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Stronger links with banks set to boost fight against doorstep crime

Strengthened links between banks, trading standards and police announced this week will boost Staffordshire’s fight against doorstep crime.

The Banking Protocol is a scheme that all banks and building societies have now signed up. It will streamline the process of reporting doorstep crime where victims request large cash withdrawals. Nationally the scheme is being run by Financial Fraud Action UK and is supported by trading standards teams and police forces across the country.

The term doorstep crime is used to describe the criminal activities of bogus traders and bogus officials who target the elderly and vulnerable in their homes. Bogus property repairers offer to carry out work such as roof repairs, tarmac drives and gardening.  Work is usually of very poor quality, prices are extortionate, work unfinished and often unnecessary.

The scheme’s main objectives are to identify potential victims who have been tricked into going into a bank to pay criminals, create a standardised reporting method and to apprehend offenders. In addition, it will aim to provide support to victims and help them to avoid similar crimes in the future. The reporting protocol scheme was launched in Staffordshire this month.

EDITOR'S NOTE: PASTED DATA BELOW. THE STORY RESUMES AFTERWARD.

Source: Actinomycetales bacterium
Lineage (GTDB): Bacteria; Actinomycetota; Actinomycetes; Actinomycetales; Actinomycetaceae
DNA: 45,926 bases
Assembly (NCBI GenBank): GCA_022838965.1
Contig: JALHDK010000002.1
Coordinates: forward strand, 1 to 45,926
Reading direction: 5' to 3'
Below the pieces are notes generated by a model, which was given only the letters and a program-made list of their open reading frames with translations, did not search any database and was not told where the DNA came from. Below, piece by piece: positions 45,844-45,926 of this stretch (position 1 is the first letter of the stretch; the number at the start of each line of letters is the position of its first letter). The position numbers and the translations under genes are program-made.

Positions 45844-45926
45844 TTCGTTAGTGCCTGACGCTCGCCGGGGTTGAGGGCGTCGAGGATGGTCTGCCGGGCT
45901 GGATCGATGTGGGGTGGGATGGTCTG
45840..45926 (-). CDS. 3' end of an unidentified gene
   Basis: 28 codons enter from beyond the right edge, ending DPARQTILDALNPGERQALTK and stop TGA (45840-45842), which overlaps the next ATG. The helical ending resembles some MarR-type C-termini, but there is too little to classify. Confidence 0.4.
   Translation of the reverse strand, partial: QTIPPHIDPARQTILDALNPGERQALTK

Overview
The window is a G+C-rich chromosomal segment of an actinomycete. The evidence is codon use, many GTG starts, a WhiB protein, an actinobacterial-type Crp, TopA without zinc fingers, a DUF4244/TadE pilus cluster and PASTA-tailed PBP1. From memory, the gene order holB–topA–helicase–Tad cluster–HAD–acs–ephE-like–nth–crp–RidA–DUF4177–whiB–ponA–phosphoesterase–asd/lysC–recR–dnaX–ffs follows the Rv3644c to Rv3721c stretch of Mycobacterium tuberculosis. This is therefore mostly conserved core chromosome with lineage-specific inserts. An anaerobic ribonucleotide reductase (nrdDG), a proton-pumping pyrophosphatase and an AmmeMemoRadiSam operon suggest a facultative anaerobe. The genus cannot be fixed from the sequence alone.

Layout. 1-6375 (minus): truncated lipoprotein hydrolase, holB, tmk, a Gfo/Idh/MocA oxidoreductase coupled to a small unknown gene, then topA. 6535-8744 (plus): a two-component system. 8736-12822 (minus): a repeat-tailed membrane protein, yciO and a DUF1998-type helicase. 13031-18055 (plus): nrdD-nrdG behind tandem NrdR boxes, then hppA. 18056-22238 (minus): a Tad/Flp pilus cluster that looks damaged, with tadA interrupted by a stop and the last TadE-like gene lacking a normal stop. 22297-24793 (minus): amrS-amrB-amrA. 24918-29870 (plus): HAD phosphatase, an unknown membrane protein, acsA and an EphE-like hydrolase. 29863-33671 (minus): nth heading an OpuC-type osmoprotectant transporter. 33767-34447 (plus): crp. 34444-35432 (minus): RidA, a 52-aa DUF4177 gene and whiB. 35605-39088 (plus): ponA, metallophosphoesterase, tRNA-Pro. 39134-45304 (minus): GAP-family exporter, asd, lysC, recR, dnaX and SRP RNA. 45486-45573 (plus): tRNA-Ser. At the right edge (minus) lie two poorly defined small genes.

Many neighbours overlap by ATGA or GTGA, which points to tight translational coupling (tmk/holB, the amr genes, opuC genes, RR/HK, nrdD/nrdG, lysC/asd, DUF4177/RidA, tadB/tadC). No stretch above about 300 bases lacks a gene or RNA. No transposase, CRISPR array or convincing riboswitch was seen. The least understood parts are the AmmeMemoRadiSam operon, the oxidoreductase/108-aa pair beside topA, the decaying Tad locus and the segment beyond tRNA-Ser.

Staffordshire County Council’s communities leader Gill Heath said:

Financial fraud and rogue trader activity causes a huge amount of misery for thousands of people and we’re keen to play a part in stopping it wherever we can. The Banking Protocol will give bank and building societies clearer reporting guidelines and hopefully stop criminal activity from going ahead. The scheme has been a success in areas where it is already operating and we are pleased to see it now getting off the ground in Staffordshire. In addition to protecting more vulnerable people by preventing large withdrawals of money, it will also give families peace of mind that banks are working closely with trading standards and the police to help prevent this type of crime.”

Detective Inspector Robert Harvmann, head of the fraud and financial investigation unit at Staffordshire Police, said:

These are particularly callous criminals who prey on the vulnerable to extort money from their victims that they can ill afford to lose. This is done through various means including impersonating the police, HMRC or other agencies over the telephone as well as rogue trader doorstep crime. This protocol is a demonstration of the excellent partnership working taking place to prevent these types of crimes, to intervene and make arrests and to protect those who need our help the most.”